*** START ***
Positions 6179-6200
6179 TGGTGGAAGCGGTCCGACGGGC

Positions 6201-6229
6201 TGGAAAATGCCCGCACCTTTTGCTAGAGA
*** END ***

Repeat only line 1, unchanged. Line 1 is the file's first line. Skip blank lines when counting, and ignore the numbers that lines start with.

Positions 6179-6200